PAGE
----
There are lots of different bedding options, but some should be avoided. We’ve listed several of the pros and cons for the different types of bedding in this post – How to hamster bedding. Hamsters love making little burrows and tunnels out of their bedding, so once you’ve decided on a suitable material it’s a good idea to add quite a lot to your hamster’s enclosure.
One option is to store your hamster’s bedding in a sealed box to prevent other creatures getting at it.
Some owners opt for a light-coloured bedding, as this makes any blood in the cage more obvious. If you spot some blood, then it’s a good idea to give your hamster a thorough health-check. Small nicks and cuts can be treated at home, but large injuries and blood in urine or around the genitals means that your hamster needs to see a vet.
Depending on your hamster enclosure, there are different ways of storing your bedding. Should you have a Qute with storage, then you can simply keep your bedding in the drawer. Owners without this option often choose to keep their bedding in a sealed box so that the bedding doesn’t get wet.
If you’re worried about pests, such as if you’re keeping your pet in hay, then some owners opt to freeze their bedding for 48 hours to kill any pests living in the bedding material. This will minimize the chances that your hamster contracts mites – just be sure to properly defrost the bedding before you put it back into storage or in your hamster’s cage!
Where Do I Put My Hamster Bedding?
Whichever hamster bedding you use, you’ll want to keep it fresh and dry. Hamsters often nibble their bedding, and if there’s dirt or mould on the bedding then it could cause problems with your pet’s digestive system. This provides them with an activity, with warmth, and it also soaks up their waste, making it easier to clean the cage. Whilst some owners keep it in a sealed container, others choose to freeze their bedding for 48 hours to minimise the possibility of the bedding transferring any parasites to their pets. If you do choose to do this, make sure that the bedding is thoroughly defrosted before putting it in your hamster’s cage or they could risk getting chilled.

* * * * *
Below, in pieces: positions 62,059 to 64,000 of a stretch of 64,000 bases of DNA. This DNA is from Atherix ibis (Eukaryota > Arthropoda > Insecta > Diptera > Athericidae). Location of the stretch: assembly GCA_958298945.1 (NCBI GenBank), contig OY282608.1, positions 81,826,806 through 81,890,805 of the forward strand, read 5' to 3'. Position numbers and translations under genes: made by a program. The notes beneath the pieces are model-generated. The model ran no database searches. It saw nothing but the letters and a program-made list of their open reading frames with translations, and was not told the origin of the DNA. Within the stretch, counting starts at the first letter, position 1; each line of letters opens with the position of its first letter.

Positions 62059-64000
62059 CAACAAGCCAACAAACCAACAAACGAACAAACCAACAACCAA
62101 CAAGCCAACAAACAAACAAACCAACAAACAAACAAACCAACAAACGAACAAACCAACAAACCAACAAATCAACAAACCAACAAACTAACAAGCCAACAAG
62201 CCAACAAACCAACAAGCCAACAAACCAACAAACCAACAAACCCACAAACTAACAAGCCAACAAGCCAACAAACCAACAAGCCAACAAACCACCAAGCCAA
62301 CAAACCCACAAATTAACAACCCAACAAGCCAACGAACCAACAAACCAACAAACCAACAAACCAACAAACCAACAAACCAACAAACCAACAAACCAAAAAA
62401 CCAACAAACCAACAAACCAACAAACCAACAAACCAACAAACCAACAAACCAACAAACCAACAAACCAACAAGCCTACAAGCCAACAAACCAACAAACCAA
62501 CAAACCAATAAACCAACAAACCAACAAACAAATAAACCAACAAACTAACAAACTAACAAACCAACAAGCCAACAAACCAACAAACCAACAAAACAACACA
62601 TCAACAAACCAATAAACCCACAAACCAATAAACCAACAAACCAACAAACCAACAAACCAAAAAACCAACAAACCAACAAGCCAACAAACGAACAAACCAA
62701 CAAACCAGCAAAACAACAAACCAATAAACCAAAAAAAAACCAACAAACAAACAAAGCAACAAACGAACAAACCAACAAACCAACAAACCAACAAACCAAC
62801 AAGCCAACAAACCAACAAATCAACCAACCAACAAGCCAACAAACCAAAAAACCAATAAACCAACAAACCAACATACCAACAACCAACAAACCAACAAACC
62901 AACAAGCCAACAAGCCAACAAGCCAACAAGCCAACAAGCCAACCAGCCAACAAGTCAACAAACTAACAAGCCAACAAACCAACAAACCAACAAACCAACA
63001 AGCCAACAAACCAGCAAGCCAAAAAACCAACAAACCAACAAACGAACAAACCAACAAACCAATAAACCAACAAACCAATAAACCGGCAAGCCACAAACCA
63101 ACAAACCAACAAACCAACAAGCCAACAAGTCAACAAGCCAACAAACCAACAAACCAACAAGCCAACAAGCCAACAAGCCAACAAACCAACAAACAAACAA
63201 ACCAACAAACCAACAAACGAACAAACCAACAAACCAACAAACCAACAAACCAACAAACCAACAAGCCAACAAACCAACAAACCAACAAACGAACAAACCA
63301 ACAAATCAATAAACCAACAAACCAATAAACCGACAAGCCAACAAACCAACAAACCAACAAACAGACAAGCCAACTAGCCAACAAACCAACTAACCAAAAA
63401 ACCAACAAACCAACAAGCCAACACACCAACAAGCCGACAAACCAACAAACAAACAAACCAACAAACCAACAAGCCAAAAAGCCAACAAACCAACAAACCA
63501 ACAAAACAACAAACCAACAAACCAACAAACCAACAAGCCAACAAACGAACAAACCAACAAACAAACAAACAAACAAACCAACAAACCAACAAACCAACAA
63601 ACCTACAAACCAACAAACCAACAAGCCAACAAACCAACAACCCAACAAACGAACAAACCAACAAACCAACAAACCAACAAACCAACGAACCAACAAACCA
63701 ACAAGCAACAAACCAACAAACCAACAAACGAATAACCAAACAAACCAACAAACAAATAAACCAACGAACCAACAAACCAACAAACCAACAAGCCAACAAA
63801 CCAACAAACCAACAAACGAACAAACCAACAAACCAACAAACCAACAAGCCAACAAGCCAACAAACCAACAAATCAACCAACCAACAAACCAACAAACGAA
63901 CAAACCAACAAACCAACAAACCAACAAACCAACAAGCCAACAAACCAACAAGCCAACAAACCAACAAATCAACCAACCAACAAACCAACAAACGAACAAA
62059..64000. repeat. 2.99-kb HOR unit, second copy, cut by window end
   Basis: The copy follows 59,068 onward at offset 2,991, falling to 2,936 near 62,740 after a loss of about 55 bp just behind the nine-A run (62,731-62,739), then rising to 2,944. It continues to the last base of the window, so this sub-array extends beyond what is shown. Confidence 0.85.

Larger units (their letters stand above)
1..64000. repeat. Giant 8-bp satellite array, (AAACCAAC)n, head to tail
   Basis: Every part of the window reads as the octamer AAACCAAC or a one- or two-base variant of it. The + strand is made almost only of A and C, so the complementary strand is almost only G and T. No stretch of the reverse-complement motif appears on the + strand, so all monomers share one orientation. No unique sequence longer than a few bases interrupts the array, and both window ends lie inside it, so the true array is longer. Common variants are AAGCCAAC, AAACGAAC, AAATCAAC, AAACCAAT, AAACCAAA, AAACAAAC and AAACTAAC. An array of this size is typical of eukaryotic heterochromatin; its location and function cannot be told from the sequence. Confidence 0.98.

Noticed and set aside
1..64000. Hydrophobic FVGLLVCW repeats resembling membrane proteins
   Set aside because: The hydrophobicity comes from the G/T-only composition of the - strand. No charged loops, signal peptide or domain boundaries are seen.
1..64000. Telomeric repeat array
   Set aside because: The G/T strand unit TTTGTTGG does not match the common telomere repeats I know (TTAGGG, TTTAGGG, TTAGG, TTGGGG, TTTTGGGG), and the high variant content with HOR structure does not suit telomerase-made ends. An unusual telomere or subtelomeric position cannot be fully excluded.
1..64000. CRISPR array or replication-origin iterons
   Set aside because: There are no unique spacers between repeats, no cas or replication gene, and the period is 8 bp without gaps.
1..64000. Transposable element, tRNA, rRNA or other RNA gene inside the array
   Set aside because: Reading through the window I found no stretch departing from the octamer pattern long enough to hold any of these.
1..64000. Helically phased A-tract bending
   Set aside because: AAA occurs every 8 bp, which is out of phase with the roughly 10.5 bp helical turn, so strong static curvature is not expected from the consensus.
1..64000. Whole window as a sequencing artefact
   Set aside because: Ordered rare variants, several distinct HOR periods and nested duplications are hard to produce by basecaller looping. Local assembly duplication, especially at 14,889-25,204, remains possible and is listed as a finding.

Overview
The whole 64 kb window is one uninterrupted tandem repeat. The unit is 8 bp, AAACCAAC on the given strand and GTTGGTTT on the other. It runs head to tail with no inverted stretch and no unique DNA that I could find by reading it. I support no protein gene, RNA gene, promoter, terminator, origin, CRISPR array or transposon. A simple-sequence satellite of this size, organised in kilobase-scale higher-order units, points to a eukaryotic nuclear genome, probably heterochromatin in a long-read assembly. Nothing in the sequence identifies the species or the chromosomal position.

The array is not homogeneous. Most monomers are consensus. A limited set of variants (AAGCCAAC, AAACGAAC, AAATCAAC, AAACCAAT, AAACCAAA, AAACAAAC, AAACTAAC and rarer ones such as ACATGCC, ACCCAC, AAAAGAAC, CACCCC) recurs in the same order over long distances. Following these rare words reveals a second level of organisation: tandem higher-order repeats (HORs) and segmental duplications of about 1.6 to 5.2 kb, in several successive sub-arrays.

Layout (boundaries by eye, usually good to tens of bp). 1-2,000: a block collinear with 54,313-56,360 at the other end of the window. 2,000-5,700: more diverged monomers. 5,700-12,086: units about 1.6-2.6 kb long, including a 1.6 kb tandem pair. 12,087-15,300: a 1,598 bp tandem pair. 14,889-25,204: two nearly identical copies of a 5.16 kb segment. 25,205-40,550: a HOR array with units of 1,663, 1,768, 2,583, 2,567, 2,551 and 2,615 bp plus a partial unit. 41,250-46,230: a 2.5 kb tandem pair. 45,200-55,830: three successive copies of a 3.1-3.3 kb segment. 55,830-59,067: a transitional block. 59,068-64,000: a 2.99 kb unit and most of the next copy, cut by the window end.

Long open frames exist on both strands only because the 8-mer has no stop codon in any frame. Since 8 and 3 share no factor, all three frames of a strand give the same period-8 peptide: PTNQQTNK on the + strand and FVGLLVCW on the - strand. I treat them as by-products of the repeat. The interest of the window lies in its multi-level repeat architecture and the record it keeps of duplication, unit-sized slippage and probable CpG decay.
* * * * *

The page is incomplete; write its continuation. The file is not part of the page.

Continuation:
If you have the Qute hamster cage that comes with storage, then you can keep your hamster bedding nice and dry in the built-in drawer in the unit. In the event that you don’t have one of these, then it’s important to have a good, dry area of your house in which you can store your hamster’s bedding.
How To Hamster-Proof Your Room
Hamsters are wily little creatures that can get into the tiniest of nooks and crannies. They are excellent climbers and burrowers, and their sharp teeth can cause havoc if they’re let loose in a house.
It’s really hard to predict which areas are susceptible to invasion by your tiny pet, so you’ll probably want to cordon off an area rather than attempt to hamster-proof your whole room. Hamsters can burrow into chairs, get stuck under tables, and get lost by crawling through holes in floorboards or skirting boards. Perhaps the best option is to make a little enclosure for you both to enjoy. If you can find a section of floor that you can sit on comfortably, then you can build a little wall out of cardboard or other objects – just make sure that this makeshift wall can’t fall on your pet!
RELATED ARTICLE: How To Hamster Proof A Room In 10 Easy Steps
Normally, cardboard isn’t the best at keeping your hamster in, but if you’re in there with your pet keeping an eye on it then you should be able to prevent escape attempts. As always, stay with your hamster while it’s out of its cage and keep any other pets out of the room – cats, dogs and ferrets in particular can do serious damage to hamsters.
However, no matter how well you hamster-proofed the room, these little hammies are never safe in a family environment on their own. They enjoy playing and exploring, so you may be wondering how you can keep your furry friend safe when you let him out of his cage to explore. Furthermore, time spent outside the cage is ideal for bonding and playing, so make the most of it!